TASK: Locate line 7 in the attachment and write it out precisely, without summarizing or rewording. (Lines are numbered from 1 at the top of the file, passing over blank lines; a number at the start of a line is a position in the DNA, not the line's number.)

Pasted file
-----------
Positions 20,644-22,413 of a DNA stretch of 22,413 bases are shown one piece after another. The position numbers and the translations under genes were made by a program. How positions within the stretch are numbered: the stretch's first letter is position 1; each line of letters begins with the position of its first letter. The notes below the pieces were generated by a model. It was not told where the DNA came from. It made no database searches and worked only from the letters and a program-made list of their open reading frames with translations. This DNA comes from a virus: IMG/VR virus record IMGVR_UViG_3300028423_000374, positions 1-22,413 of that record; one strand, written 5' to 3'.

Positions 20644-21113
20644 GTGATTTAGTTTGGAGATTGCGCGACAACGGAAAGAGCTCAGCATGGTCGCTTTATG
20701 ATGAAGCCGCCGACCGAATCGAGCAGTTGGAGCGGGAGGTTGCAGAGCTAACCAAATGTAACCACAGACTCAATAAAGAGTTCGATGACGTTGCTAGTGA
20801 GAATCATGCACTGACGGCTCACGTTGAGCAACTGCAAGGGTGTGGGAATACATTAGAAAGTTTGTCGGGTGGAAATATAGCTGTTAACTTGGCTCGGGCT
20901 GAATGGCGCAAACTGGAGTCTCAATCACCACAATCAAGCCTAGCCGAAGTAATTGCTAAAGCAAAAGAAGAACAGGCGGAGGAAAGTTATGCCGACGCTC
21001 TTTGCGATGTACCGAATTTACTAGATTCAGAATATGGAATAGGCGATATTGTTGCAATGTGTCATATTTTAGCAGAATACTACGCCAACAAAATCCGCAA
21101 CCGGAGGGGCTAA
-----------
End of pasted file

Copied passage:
21001 TTTGCGATGTACCGAATTTACTAGATTCAGAATATGGAATAGGCGATATTGTTGCAATGTGTCATATTTTAGCAGAATACTACGCCAACAAAATCCGCAA